The body participates intimately in psychical life, particularly during adolescence. Corporal references are upset and the psychical apparatus works at reformulating its representations of a body that has become pubescent.
In our practice of hospital treatment, we offer group therapy using corporal (or psycho-motor) mediation inscribed around corporal feelings, including the dimensions of sensations, emotions and fantasy. The set-up that we offer enables a therapeutic approach aimed at identifying sensations and putting them into words, then elaborating the perceptions associated with them, while maintaining a setting whose structure is supposed to offset the risk of narcissistic collapse associated with the lifting of certain kinds of splitting.
The theme of adolescence is approached in the light of classic psychosomatic theory, with some theoretical-clinical connections. Behavioral neuroses at this age seem to protect the soma, but paradoxically endanger the life of the subject, in symmetry with progressive diseases in the adult. Also, a deficiency in adolescent work has the potential to generate serious psychosomatic illnesses, either immediately or later on. The adolescent’s depression is the common denominator in most of these clinical situations; it entails a potential for object disinvestments and for the appearance of symptoms corresponding to essential depression as described by P. Marty. This paper questions the role of adolescence in the subject’s psychosomatic future.
In light of what is called the clinical treatment of borderline states, the author investigates some notions inscribed within the relations between body and psyche, such as perception, the sensory, sensuality, representation, emotion, affect and auto-eroticism.
Particular importance is given to the place occupied by infantile sensuality in connection with the establishment of auto-eroticism, insofar as sensuality is most often confused with the sensory. These notions still represent a large part of the difficulties psychoanalytical research encounters today. They maintain a narrow relation with the drives’ sphere of influence, but the opposition that has often been asserted to exist between the sensorial-perceptive and the intellectual can no longer be defended.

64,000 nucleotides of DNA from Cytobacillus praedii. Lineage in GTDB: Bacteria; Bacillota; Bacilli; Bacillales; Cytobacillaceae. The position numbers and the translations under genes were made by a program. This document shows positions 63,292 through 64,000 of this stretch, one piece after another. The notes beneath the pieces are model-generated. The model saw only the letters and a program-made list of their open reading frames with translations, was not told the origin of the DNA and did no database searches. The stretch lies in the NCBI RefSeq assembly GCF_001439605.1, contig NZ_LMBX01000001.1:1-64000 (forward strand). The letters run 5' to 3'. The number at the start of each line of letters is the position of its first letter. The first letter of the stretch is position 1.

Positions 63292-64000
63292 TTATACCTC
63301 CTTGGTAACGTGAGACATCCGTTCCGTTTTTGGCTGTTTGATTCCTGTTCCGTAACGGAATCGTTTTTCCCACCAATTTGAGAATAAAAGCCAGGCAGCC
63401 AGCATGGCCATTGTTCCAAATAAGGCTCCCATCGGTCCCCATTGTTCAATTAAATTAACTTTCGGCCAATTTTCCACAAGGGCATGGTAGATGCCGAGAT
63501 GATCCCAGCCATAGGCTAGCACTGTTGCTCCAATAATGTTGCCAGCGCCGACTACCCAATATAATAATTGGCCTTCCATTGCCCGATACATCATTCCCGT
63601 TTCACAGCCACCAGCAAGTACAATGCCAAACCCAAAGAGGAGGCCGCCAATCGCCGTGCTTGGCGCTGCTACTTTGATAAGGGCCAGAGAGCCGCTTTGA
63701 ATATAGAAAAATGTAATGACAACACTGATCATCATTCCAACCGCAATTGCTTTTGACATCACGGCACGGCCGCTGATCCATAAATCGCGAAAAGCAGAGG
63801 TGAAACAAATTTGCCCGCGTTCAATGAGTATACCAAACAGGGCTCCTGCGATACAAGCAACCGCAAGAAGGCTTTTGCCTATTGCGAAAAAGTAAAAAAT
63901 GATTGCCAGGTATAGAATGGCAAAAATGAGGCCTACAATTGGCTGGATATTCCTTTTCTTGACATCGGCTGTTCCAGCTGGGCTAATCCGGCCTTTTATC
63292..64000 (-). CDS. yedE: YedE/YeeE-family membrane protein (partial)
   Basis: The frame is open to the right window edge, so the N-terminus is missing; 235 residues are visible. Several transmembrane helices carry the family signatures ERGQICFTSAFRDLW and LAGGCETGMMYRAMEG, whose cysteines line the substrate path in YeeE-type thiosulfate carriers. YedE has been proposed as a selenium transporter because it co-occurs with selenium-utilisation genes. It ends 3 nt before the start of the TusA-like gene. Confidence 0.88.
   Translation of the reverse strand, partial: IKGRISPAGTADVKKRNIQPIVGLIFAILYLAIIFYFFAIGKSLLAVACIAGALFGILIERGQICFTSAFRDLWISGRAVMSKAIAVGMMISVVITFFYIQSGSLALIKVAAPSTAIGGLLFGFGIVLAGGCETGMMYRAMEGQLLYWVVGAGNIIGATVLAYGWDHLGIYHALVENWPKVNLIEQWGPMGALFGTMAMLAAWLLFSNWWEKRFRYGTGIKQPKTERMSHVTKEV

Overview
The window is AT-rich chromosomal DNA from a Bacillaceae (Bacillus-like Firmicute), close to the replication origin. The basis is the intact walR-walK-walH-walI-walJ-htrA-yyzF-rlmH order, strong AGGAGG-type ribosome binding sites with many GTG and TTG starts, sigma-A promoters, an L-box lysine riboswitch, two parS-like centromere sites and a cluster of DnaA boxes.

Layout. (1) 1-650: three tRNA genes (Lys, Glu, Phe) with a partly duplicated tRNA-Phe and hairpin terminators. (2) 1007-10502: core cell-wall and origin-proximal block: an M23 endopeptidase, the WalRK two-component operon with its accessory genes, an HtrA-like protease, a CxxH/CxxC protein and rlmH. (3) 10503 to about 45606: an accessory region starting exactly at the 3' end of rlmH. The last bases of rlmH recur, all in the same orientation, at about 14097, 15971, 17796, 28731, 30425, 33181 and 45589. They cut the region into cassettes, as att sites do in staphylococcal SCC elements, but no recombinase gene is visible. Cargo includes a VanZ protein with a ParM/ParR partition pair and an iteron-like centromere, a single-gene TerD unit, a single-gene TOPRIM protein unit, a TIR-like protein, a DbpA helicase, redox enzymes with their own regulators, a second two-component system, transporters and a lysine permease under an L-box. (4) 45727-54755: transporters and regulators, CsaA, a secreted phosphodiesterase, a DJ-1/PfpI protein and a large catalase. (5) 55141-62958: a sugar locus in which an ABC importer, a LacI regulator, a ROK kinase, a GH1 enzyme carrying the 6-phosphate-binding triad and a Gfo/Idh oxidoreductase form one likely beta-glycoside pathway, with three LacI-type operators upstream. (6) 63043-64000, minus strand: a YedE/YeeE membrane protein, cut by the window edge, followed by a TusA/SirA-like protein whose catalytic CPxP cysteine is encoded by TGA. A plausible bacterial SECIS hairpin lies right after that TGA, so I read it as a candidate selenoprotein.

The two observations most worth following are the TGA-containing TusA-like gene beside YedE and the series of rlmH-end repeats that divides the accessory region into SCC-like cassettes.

By underestimating the importance of the mother’s affective relation with the infant’s body in its ongoing development, psychoanalytical theories forget the major role of the body as a « vital dimension of human reality ». The author establishes a distinction between body-image as a structure founded on sensory experiences, and the body as internal object, which includes the erotic body and has the function of providing a solid basis for the development of the ego and its relation to reality. The parts of the body linked to experiences of pain, deprivation or the absence of contact cannot be introjected and remain split off from the body as internal object, causing developmental problems which may go so far as to constitute grave disturbances in the relation with reality.